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RESEARCH REVEALS NEGLECTED NEEDS OF ENGLAND'S 'HIDDEN' SOMALI POPULATION

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A study into the housing experiences of England's Somali population calls into question whether local and national ...
A study into the housing experiences of England's Somali population calls into question whether local and national policies are adequately addressing some of the most basic needs of the country's diverse ethnic communities.

A report by researchers from Sheffield Hallam University's Centre for Regional Economic and Social Research reveals a worrying picture of 'a hidden society...[where] extreme levels of deprivation and disadvantage are commonplace'.

The report's findings are based on five urban case studies of known Somali populations in London (Tower Hamlets and Ealing) and the cities of Sheffield, Liverpool and Bristol, using existing data sources, literature and research evidence, input from local authority officers, group discussions with Somali community group leaders and focus group sessions with key subgroups of the population.

In each case, the researchers found clear evidence that Somalis were being disadvantaged by broad brush official definitions of their ethnicity that served to deny their distinct practical and cultural needs. Somali lives and experiences are revealed to be shaped by a unique combination of factors - culture, language, religious beliefs and practises, history of settlement - that are being denied by the shoe-horning of the Somali population into wider ethnic categories such as 'African Caribbean' or 'Black African'.

According to Mohammed Abdullah, co-ordinator of the Sahil Housing Association,

'This report provides solid evidence and should be essential reading for local authorities and housing associations in towns and cities wherever Somali people are living {and} represents the beginning, rather than the end, of a concerted effort to recognise and respond to the needs of the Somali population in Britain.'

Britain's Somali population dates back over a century in many areas, notably port cities such as Cardiff, East London, Bristol and Liverpool, where seamen often settled. Later in the last century many moved on to work in heavy ind ustry in areas such as Birmingham, Sheffield and Derby. The population has grown with the arrival of women and children from 1960 onwards and with the flow of individuals seeking sanctuary from violent civil unrest and conflict later in the 20th century.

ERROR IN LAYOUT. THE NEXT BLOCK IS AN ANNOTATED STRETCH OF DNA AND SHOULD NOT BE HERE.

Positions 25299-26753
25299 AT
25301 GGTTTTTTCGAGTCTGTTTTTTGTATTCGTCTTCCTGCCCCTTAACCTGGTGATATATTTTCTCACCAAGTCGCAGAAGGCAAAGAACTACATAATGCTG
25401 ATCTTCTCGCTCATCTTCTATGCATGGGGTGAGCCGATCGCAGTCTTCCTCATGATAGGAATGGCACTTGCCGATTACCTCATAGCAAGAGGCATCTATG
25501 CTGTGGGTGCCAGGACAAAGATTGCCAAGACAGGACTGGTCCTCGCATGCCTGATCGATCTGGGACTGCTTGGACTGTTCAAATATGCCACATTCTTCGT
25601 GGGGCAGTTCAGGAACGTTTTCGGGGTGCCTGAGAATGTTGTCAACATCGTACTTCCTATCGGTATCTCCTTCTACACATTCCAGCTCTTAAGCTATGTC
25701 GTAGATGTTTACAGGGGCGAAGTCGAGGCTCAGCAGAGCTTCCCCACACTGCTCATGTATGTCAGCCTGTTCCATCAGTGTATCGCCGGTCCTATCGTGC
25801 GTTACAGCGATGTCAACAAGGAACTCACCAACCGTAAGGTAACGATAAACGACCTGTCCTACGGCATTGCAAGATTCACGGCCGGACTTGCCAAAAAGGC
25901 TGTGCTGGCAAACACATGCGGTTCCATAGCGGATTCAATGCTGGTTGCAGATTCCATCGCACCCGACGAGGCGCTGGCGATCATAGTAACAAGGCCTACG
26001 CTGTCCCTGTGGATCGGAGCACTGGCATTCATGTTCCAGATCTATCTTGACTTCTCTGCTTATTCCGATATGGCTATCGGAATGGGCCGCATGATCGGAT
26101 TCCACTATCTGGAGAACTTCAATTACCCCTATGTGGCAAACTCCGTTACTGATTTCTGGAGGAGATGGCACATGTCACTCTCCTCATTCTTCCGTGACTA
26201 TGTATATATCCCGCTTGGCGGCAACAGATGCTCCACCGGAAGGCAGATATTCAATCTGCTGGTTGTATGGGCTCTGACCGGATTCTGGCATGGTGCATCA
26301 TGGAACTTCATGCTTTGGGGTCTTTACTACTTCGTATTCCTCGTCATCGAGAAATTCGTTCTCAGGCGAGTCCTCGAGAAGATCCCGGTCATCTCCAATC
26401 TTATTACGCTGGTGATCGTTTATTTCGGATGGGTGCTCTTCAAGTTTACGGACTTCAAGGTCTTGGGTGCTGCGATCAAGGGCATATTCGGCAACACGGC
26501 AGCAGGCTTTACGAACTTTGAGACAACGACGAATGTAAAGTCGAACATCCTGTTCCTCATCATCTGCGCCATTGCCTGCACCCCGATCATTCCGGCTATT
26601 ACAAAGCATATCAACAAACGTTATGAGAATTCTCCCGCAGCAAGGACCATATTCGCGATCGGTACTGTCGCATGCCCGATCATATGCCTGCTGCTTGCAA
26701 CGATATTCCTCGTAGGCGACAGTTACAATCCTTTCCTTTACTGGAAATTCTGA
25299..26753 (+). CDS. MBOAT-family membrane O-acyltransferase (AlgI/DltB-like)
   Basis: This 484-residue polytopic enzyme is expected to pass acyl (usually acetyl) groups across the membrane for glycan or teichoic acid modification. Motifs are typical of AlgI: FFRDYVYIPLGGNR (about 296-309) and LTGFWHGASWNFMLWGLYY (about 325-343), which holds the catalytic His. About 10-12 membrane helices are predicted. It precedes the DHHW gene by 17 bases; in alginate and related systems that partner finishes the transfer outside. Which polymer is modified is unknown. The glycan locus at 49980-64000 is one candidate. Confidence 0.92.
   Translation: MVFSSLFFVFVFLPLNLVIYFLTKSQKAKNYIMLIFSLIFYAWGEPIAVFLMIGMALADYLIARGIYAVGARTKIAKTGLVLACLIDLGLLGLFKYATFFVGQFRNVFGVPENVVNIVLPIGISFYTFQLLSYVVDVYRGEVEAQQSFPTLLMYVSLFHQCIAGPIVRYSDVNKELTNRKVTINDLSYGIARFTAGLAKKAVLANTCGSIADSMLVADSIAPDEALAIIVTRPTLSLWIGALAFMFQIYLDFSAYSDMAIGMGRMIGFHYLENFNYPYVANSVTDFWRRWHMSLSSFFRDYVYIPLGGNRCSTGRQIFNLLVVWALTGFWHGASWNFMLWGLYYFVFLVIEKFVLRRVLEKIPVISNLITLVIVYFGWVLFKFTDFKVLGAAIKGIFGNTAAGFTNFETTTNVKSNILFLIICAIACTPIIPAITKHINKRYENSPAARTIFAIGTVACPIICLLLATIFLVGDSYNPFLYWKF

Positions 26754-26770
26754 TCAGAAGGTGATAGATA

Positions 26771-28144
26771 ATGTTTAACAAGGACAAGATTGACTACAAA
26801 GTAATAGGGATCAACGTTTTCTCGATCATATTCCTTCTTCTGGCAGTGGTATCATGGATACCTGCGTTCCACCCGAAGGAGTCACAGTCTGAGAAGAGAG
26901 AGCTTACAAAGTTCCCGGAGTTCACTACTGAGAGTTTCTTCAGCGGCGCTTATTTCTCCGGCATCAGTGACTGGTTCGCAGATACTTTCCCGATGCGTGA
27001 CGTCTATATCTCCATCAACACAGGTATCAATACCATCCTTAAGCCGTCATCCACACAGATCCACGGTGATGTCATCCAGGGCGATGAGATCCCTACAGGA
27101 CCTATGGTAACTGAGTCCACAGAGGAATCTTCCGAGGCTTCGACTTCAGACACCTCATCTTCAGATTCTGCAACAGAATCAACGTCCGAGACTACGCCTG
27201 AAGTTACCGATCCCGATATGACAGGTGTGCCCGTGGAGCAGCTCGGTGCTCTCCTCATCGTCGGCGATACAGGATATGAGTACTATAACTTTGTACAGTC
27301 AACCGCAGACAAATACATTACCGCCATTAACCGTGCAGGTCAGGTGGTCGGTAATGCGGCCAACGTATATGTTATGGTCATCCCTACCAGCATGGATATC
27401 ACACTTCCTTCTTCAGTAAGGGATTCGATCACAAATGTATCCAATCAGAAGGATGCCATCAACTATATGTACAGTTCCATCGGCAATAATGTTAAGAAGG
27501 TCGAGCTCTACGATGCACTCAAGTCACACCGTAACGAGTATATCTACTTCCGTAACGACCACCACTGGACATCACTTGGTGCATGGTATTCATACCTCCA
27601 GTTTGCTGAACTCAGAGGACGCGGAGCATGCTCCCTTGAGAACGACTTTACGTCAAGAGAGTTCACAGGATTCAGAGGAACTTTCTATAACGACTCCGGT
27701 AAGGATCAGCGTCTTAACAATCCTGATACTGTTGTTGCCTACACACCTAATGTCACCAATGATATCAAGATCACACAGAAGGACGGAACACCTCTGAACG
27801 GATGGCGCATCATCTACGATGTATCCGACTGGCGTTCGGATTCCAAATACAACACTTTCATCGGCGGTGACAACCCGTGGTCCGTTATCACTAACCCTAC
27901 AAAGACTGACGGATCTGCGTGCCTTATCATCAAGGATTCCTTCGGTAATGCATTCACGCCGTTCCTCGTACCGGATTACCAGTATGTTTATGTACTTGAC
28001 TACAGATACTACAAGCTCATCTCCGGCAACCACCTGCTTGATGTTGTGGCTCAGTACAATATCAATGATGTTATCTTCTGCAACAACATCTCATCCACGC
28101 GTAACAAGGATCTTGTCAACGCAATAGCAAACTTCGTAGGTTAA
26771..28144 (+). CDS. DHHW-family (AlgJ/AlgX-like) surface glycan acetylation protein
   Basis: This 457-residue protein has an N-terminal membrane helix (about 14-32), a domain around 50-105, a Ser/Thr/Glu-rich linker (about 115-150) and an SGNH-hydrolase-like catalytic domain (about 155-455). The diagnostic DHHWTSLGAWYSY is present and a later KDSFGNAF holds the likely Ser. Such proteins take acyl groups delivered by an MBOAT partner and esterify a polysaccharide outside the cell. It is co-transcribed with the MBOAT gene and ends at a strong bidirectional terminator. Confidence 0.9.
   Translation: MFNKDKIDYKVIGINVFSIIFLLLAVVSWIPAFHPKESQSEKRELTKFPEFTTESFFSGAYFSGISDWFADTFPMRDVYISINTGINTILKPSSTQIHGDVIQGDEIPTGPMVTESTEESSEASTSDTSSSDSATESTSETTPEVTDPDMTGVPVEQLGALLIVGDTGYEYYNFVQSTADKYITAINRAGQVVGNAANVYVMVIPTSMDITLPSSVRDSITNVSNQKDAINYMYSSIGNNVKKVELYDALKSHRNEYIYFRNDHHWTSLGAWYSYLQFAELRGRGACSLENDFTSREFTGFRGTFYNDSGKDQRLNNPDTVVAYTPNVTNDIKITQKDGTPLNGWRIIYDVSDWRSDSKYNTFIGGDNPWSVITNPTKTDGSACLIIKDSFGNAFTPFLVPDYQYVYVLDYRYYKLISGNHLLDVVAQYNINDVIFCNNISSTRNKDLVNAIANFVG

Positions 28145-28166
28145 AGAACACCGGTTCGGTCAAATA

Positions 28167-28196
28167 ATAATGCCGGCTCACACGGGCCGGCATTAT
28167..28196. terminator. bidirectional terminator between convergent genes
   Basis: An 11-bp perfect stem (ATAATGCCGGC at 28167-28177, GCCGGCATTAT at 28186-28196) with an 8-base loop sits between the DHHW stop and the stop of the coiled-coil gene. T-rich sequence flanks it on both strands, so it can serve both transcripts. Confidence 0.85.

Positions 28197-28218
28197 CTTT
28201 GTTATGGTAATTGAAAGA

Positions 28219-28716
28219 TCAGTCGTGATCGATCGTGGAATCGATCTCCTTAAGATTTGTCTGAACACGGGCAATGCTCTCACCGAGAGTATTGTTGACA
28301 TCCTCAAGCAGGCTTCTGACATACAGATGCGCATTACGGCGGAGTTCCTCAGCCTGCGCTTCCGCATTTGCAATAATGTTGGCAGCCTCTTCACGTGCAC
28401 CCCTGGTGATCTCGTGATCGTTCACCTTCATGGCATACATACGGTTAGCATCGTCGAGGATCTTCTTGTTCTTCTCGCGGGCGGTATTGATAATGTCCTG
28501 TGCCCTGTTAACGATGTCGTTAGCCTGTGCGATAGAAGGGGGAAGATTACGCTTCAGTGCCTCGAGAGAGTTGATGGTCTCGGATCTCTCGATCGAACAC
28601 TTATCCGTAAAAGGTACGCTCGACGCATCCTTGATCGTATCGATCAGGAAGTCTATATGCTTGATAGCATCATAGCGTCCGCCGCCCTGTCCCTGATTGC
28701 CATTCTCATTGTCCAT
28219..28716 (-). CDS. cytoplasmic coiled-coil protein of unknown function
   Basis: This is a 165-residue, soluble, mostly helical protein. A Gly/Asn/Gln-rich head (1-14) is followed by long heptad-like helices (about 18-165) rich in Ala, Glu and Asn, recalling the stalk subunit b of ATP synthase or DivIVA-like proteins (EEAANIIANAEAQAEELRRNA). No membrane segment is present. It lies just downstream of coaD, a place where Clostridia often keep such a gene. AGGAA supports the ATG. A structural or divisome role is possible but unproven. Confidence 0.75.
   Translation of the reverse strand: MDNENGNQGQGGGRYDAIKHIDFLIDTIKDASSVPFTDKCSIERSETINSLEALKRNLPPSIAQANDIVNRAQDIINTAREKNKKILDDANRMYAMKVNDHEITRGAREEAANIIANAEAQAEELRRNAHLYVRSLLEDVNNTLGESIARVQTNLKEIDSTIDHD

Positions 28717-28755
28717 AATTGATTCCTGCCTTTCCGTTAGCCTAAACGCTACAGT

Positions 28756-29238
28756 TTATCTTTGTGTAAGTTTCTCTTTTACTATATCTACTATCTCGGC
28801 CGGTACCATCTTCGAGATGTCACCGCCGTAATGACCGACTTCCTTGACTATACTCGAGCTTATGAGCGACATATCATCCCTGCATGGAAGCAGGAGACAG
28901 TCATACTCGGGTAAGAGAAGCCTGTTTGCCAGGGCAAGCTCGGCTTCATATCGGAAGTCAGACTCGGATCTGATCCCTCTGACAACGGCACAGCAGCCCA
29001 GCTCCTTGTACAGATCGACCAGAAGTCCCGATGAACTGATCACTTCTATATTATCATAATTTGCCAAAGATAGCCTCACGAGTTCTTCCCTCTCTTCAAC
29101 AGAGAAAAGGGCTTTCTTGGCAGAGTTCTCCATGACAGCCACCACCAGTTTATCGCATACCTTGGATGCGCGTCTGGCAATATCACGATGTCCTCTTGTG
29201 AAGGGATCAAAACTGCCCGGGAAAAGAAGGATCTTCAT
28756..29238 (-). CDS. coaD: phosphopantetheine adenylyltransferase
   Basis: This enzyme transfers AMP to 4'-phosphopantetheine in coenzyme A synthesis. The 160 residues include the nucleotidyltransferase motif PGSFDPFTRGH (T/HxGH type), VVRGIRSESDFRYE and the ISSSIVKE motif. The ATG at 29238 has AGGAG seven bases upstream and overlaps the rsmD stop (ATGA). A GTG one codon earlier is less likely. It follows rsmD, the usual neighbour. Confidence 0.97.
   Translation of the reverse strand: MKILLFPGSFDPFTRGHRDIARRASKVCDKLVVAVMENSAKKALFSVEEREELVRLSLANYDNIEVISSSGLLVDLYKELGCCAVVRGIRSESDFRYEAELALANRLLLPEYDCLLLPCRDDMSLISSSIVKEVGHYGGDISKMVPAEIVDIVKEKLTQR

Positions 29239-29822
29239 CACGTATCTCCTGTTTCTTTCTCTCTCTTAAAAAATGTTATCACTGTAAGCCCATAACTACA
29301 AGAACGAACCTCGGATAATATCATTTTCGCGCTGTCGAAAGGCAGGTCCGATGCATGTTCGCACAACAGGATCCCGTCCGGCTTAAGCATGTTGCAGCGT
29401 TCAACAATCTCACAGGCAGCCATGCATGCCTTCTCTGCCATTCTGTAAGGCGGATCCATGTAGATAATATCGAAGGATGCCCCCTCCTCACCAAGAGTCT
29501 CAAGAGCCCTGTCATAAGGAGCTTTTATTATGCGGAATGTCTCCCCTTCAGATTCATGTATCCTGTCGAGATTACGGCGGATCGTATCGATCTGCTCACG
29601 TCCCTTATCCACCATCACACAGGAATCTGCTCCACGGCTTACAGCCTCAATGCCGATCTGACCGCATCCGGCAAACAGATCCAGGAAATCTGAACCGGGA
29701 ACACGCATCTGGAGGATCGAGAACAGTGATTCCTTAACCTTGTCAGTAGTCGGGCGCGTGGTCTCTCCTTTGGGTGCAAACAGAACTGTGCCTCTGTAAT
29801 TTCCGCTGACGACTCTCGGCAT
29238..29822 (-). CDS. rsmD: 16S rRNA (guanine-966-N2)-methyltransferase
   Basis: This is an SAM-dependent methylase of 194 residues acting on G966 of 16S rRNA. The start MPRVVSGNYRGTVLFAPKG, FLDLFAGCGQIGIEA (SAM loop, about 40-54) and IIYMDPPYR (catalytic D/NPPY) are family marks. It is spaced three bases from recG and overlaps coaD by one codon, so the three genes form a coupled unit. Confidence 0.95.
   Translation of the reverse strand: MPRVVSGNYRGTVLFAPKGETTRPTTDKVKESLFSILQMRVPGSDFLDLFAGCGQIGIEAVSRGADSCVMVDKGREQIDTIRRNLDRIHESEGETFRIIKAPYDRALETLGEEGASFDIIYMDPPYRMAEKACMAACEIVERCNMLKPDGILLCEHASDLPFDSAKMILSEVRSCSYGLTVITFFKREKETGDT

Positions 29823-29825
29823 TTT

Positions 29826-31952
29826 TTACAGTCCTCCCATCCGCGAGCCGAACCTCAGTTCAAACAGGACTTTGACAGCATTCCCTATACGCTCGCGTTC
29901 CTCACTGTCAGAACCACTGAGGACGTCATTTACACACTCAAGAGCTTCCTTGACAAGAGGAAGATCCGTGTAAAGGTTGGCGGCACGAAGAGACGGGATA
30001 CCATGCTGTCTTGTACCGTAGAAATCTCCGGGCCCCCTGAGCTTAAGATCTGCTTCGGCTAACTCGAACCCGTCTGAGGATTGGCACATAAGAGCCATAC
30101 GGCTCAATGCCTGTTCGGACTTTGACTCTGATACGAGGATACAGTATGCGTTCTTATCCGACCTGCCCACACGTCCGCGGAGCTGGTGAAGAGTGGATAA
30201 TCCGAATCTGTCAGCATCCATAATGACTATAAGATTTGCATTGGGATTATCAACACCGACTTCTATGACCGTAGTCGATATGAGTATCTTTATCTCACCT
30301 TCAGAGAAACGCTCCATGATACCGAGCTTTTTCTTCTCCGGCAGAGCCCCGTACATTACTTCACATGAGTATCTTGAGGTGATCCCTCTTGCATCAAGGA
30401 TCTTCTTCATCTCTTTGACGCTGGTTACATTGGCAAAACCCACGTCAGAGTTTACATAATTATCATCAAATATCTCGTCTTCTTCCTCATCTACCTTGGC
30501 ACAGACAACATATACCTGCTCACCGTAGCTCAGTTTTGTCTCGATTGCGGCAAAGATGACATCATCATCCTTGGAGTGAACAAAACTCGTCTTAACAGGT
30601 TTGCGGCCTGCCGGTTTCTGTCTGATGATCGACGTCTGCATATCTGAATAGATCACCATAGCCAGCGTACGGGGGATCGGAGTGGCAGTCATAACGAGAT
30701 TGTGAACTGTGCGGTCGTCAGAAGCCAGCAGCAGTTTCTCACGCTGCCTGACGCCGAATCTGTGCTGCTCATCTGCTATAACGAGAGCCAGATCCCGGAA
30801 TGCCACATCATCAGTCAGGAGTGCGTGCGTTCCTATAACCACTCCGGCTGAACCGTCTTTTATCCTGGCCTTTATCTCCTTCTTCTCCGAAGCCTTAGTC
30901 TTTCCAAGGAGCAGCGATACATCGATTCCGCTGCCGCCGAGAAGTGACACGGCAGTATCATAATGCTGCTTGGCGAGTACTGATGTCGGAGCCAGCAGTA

According to the report's authors, Ian Cole and David Robinson,

'The, evidence we present in this report suggests that the rhetoric of recognising diversity has not yet been fully translated into practice - certainly not for the Somali community.

'Progress is being made towards recognising diversity in British society building on experiences as varied as the Stephen Lawrence inquiry and recent race relations legislation. Gradual improvements in understanding of minority ethnic housing needs and the increasing development of discrete local minority ethnic housing strategies suggest a serious effort to sensitise housing services to ethnic diversity within society both nationally and locally. But recognising diversity demands more than blanket policies. The diverse needs and requirements of different groups need to be recognised and appreciated.'

'This report reveals how the needs and aspirations of some groups are being denied. The consequences for these hidden groups can be significant. Targeted provision focusing on minority ethnic needs is often insensitive to hidden groups, resource allocation often bypasses organisations working with these groups and boundaries are in danger of being constructed between different minority ethnic communities as they scramble for recognition and resources.'

'Minority ethnic communities do have shared experiences - in particular, of racism - but pursuing equality, in housing as in any policy realm, also demands that diversity is recognised.'

Notes

1. The research was funded by the Housing Corporation. The research was funded by the Housing Corporation in partnership with the Sahil Housing Association.

2. The new report, Somali Housing Experience in England by Ian Cole a nd David Robinson, can be obtained from CRESR, Sheffield Hallam University, City Campus, Sheffield S1 1WB (tel 0114 225 3073) or http://www.shu.ac.uk/cresr/pub/index.html

3. The report's five-page Executive Summary is attached.

For further information: contact Laura Mark (head of public relations) on 0114 225 4187.

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